The investment bank has brought on former deputy attorney-general Mark Filip to advise it on the 1MDB case
As the spotlight on Goldman Sachs intensifies in the fall-out of the 1MDB scandal, the investment bank has hired former deputy attorney-general Mark Filip to advise it on the ongoing investigation.
The move has made waves. Filip, currently a partner at Kirkland & Ellis, the world’s highest-grossing law firm, is close to the current chief of the Department of Justice (DoJ)’s criminal division, Brian Benczkowski, another former Kirkland & Ellis partner. This will force Benczkowski to recuse himself from leading the investigation into Goldman Sachs.
In a perhaps unsurprising irony, Filip will be brought face-to-face with his own “Filip Factors” – the ten factors he drew up as deputy attorney-general in 2008 that he deemed worthy of particular prosecutorial consideration. Already this year, two former senior executives at Goldman Sachs – Tim Leissner and Roger Ng – have been arrested, in the US and Malaysia respectively. But the DoJ has not yet brought criminal charges against the bank, and, given the Trump administration’s less enforcement-heavy approach to corporate misbehaviour, it is unlikely that Goldman Sachs will be highly administratively scalded by the ongoing revelations.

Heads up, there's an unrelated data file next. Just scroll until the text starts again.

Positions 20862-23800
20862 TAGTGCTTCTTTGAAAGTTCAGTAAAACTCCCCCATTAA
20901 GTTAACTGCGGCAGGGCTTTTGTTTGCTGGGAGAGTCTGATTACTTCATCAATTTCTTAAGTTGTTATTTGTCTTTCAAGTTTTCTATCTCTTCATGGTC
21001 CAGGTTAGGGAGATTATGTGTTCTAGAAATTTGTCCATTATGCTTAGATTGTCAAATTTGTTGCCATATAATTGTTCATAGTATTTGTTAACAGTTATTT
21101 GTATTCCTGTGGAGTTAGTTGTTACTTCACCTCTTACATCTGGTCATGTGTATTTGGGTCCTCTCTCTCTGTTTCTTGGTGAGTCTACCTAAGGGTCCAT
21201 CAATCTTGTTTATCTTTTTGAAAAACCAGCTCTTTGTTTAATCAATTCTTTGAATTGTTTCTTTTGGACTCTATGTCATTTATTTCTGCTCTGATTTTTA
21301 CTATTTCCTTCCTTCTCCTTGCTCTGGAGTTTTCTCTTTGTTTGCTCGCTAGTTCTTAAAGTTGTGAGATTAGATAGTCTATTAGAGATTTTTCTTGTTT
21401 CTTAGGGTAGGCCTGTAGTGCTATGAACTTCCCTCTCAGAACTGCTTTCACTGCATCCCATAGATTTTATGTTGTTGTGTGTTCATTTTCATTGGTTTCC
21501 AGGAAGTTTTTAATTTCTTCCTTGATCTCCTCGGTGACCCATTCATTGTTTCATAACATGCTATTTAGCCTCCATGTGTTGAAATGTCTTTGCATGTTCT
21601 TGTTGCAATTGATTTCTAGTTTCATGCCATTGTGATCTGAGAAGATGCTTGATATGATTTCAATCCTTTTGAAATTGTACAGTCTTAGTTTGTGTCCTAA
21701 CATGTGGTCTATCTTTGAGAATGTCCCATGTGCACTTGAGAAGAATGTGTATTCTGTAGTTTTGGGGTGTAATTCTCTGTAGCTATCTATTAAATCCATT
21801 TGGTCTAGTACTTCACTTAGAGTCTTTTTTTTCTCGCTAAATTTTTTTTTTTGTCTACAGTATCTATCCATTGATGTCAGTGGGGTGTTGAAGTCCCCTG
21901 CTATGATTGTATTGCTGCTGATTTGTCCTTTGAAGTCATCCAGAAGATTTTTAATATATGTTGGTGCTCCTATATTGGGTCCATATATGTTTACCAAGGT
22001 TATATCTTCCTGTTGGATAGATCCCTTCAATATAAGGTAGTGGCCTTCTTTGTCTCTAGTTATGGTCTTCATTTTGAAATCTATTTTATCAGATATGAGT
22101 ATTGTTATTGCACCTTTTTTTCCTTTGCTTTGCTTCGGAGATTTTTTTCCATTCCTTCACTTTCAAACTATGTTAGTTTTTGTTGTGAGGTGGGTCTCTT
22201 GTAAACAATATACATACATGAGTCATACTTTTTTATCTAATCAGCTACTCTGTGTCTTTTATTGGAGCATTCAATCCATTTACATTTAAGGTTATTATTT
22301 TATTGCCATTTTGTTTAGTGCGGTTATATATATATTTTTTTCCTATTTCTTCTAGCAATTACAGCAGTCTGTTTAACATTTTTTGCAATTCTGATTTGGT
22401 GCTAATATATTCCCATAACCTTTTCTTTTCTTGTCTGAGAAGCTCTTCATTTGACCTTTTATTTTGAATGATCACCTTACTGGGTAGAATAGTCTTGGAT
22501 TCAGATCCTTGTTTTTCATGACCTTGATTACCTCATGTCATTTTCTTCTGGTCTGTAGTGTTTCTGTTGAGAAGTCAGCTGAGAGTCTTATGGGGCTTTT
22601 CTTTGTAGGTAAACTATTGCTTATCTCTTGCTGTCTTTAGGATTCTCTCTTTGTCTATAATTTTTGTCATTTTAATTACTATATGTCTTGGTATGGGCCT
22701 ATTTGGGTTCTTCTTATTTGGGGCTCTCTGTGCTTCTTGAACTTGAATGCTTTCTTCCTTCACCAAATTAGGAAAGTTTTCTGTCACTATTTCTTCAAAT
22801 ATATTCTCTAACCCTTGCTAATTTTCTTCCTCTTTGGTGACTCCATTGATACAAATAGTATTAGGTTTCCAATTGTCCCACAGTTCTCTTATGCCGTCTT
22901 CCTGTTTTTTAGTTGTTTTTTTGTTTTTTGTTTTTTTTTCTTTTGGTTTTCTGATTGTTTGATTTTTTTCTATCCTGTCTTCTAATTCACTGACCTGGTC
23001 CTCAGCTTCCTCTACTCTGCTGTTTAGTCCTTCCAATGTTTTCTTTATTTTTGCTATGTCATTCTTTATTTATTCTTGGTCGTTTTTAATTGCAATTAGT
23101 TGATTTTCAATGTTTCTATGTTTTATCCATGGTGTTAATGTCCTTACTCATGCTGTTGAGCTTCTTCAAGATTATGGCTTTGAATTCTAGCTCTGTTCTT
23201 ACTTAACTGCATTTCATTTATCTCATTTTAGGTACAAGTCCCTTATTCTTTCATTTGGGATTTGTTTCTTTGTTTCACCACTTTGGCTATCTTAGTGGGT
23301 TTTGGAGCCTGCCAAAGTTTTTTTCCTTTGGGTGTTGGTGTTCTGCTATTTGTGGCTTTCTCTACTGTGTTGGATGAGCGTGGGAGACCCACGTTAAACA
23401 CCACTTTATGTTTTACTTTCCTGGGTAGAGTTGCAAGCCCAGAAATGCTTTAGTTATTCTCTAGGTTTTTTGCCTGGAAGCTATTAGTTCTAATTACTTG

Interestingly, this is not the first defensive hire of a former member of the US attorney-general’s office in relation to 1MDB: Najib Razak, the Malaysian ex-prime minister who lost last year’s general election largely as a result of the scandal, brought on John Ashcroft, who served as attorney-general under George W. Bush from 2001 to 2005, and is currently the name partner at Ashcroft Law Firm.
Lawyers from Boies Schiller Flexner were also instructed by Razak. Other US law firms involved in the 1MDB case include Kasowitz Benson Torres and King & Spalding, both of which are advising Malaysian financier Jho Low, who is generally regarded as having managed the embezzlement of over $4bn from 1MDB.